- The Loonie and Federal government
The new Liberal government promised massive infrastructure spending. This financial stimulus should help create jobs and increase corporate investment. However, those initiatives may not be seen until much later in 2016. – Neutral USDCAD
- The Loonie and US and Canada growth outlooks
Canadian economic growth may outpace that of its neighbour to the south, even after the BoC’s downgrades. The US economy is expected to grow at 2.3% with an upside bias while the Canadian economy is forecast to grow at an average rate of 2.83%. Traditionally a strong and growing US economy is beneficial to Canada. –Bearish USDCAD
- The Loonie and CAD/US interest rate differentials
Janet Yellen, Chair of the Board of Governors of the Federal Reserve, has not publicly deviated from her opinion that US rates will be rising in 2015. Conversely, the BoC has indicated that Canadian rates won’t be going anywhere for the rest of this year and definitely not up. The widening of the US and Canadian interest rate differential will undermine the Canadian dollar. –Bullish USDCAD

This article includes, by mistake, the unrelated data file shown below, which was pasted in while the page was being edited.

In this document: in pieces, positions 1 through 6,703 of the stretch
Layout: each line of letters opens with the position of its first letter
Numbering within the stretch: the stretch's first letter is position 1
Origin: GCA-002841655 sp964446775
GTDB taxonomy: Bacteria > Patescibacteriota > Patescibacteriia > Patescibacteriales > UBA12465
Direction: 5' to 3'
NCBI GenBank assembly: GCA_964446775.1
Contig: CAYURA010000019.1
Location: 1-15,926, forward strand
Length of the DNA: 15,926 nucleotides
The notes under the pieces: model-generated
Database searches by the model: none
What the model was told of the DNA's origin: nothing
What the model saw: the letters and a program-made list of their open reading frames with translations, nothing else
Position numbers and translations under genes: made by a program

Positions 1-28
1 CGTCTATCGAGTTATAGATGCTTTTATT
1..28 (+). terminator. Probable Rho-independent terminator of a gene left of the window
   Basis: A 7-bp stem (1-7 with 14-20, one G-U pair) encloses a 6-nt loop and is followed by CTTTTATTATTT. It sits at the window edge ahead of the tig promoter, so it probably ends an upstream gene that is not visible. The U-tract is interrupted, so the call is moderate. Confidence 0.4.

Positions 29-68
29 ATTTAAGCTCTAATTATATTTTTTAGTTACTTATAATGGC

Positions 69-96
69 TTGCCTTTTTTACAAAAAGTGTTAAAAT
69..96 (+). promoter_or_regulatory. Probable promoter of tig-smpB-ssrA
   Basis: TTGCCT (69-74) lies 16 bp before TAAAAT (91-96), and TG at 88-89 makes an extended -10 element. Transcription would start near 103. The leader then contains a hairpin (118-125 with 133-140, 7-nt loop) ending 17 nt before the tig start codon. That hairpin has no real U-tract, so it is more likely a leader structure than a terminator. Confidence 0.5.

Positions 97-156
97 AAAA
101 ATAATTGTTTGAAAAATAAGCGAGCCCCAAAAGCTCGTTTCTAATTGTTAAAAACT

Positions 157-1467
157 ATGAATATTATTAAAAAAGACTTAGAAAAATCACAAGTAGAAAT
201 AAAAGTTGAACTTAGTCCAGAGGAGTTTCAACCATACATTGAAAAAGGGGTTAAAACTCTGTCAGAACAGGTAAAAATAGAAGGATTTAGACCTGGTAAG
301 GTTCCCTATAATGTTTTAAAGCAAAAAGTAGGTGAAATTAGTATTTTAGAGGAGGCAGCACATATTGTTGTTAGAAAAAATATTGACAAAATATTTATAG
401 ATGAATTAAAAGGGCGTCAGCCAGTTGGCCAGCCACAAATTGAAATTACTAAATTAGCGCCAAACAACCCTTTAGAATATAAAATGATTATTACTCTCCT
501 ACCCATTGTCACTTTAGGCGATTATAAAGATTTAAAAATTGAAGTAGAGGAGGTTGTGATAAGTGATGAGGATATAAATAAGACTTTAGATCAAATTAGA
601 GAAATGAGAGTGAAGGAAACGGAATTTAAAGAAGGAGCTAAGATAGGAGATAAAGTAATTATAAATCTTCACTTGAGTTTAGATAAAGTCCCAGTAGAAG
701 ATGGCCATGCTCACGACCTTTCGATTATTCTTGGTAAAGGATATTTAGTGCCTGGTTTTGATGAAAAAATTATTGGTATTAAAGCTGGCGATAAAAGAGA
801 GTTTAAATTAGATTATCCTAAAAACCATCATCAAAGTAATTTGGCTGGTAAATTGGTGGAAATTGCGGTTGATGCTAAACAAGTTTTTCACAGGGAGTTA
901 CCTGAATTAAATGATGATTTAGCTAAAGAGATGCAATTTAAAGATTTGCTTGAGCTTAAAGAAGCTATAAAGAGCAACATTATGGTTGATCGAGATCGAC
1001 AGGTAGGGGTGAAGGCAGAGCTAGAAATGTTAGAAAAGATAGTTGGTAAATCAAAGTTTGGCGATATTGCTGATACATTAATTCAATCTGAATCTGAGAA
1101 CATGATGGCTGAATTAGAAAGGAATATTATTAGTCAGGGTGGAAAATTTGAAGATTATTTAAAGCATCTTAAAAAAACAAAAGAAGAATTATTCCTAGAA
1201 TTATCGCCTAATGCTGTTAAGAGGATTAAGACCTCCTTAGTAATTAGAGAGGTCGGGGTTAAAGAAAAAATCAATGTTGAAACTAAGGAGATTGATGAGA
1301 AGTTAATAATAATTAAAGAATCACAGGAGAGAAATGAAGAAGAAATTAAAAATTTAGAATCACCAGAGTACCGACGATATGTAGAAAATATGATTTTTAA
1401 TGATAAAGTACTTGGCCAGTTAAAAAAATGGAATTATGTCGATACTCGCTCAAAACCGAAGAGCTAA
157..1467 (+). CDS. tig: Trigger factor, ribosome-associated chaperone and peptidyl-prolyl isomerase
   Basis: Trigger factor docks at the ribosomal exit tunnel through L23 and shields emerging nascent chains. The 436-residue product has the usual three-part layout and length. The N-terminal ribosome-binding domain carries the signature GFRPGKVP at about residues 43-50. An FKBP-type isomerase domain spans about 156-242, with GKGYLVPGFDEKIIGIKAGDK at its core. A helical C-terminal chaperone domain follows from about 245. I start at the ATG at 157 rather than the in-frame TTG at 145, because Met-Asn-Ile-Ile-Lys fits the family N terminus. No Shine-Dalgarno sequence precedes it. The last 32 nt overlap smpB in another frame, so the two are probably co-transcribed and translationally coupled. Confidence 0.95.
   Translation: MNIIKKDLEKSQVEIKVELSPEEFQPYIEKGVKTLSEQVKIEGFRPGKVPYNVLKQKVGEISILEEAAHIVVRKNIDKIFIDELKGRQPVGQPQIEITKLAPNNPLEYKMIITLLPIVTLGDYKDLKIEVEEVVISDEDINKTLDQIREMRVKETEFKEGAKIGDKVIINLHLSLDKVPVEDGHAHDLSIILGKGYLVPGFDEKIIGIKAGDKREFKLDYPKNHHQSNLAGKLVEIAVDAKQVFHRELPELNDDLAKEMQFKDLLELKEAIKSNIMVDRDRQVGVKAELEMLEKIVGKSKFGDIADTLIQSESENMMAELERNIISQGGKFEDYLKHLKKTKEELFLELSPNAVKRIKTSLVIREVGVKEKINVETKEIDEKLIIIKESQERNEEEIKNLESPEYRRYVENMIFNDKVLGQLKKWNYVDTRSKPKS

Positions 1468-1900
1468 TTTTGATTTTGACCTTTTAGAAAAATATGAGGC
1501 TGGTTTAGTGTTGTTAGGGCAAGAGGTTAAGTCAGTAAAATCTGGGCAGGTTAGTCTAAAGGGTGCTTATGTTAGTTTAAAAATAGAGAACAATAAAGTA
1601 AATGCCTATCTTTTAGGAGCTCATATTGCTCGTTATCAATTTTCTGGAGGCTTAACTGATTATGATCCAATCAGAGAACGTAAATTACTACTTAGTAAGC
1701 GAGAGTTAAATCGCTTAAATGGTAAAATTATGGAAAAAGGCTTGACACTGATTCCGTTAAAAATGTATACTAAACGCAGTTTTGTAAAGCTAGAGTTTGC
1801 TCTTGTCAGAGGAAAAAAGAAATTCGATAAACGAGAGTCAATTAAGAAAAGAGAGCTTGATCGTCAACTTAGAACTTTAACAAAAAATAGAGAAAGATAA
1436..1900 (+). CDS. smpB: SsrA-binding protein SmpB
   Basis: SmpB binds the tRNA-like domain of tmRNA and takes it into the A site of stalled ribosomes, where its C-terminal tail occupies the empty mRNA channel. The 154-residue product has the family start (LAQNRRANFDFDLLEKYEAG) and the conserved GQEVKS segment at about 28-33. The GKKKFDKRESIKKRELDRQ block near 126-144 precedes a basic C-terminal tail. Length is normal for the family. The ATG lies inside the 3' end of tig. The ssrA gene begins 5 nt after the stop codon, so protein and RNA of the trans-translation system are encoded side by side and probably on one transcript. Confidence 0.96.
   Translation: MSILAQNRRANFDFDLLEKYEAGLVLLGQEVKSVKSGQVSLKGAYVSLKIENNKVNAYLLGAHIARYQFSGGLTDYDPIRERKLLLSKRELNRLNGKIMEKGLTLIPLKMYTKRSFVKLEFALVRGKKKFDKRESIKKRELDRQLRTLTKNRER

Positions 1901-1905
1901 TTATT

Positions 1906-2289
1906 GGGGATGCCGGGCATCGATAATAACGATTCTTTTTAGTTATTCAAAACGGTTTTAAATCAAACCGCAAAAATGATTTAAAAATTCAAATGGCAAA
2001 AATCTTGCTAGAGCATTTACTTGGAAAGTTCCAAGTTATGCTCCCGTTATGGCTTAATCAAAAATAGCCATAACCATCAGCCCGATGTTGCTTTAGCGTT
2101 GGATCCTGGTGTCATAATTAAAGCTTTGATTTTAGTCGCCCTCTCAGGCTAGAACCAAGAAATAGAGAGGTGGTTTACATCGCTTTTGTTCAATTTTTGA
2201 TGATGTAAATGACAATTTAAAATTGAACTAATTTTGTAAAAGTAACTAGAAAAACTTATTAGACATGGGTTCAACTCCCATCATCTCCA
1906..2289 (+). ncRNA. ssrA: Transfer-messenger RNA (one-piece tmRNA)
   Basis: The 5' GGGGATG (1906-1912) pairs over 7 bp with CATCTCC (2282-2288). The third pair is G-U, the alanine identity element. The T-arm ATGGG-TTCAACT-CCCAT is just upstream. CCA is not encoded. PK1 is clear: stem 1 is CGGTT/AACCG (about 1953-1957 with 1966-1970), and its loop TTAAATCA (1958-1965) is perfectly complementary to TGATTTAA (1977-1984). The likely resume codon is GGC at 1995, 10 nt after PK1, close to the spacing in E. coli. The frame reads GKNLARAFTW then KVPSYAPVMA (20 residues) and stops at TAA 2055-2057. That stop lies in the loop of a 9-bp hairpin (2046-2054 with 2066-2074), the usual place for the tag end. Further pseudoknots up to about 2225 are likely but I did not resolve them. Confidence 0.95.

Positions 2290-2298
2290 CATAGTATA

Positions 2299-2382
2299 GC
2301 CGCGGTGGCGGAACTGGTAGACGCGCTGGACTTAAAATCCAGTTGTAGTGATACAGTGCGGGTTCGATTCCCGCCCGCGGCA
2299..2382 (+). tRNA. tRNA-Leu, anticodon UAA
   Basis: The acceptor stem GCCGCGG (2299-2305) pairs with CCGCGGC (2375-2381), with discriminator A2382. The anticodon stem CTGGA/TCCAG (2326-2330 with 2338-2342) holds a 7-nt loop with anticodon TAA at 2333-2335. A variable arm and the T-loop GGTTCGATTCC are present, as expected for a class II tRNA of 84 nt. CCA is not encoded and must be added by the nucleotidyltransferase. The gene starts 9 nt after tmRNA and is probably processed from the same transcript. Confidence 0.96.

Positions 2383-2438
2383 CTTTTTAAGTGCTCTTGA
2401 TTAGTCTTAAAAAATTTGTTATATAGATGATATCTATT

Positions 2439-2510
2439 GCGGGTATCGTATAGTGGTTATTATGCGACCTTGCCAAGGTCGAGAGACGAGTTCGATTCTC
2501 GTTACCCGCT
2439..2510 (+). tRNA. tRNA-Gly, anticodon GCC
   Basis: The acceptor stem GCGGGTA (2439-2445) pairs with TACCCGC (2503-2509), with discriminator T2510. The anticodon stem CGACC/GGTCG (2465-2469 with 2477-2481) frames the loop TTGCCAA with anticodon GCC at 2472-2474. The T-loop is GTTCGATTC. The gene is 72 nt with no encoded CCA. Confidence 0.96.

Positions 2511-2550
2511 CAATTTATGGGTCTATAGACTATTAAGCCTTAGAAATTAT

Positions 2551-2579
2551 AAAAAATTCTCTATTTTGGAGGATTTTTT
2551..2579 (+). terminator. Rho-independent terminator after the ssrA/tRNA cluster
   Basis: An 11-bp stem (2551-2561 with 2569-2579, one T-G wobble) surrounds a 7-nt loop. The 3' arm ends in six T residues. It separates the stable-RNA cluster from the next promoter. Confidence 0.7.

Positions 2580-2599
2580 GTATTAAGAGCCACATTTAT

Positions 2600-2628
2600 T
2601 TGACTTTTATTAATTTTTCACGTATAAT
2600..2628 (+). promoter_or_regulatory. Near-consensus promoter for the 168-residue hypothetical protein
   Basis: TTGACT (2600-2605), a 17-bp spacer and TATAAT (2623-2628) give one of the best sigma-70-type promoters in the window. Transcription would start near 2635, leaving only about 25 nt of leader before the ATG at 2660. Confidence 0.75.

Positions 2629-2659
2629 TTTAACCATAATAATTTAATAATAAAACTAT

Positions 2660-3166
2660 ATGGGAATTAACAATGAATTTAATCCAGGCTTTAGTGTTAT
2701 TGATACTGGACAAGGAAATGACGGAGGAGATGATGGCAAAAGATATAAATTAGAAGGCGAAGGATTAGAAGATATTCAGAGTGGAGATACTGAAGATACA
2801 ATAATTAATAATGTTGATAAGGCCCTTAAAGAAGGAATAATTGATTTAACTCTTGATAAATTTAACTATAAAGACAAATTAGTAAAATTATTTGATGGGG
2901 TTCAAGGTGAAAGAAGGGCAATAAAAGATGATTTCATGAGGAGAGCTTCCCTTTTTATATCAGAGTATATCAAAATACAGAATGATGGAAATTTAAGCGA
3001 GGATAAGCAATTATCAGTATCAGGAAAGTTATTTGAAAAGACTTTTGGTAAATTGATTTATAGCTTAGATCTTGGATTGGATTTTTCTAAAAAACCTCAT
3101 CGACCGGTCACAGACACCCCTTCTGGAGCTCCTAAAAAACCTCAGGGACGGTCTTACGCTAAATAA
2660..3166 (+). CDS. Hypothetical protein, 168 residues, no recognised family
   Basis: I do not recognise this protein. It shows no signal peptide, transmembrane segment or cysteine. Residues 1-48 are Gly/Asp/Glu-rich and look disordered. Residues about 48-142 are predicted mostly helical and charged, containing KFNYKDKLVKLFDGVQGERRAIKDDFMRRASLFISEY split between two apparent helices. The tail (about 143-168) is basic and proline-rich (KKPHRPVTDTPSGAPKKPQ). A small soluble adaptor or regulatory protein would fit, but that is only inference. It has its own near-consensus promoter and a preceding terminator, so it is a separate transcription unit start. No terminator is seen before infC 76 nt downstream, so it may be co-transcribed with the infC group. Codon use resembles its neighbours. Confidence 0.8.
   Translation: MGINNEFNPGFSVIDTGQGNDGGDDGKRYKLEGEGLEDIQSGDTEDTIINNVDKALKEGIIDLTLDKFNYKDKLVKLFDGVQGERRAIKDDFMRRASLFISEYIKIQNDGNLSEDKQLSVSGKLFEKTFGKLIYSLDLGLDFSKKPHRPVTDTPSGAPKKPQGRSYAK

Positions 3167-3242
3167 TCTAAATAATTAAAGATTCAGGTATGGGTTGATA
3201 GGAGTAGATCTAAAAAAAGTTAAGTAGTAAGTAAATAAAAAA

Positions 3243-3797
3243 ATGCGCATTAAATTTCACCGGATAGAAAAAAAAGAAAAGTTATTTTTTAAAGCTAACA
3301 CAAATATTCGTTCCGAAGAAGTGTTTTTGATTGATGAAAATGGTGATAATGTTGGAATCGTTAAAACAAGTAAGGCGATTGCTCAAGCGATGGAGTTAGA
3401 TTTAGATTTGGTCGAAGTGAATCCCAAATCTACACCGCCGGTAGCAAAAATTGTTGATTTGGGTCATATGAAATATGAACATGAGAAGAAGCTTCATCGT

- The Loonie and oil
In addition to the BoC’s two interest rate cuts, the plunge in oil prices also caused the Canadian dollar to plunge. USDCAD has taken turns tracking and ignoring oil price movements, although for the most part, oil price declines mean USDCAD gains and vice versa. At the moment, WTI prices are in a steady downtrend with a break of support at $43.00/barrel targeting a steeper drop to $40.00/b. The US Energy Information Administration (EIA) report on Oct.21, showed a rise in crude stocks of 8.0 million barrels providing further evidence that the global glut has yet to diminish and raising the prospect of lower prices ahead.-Bullish USDCAD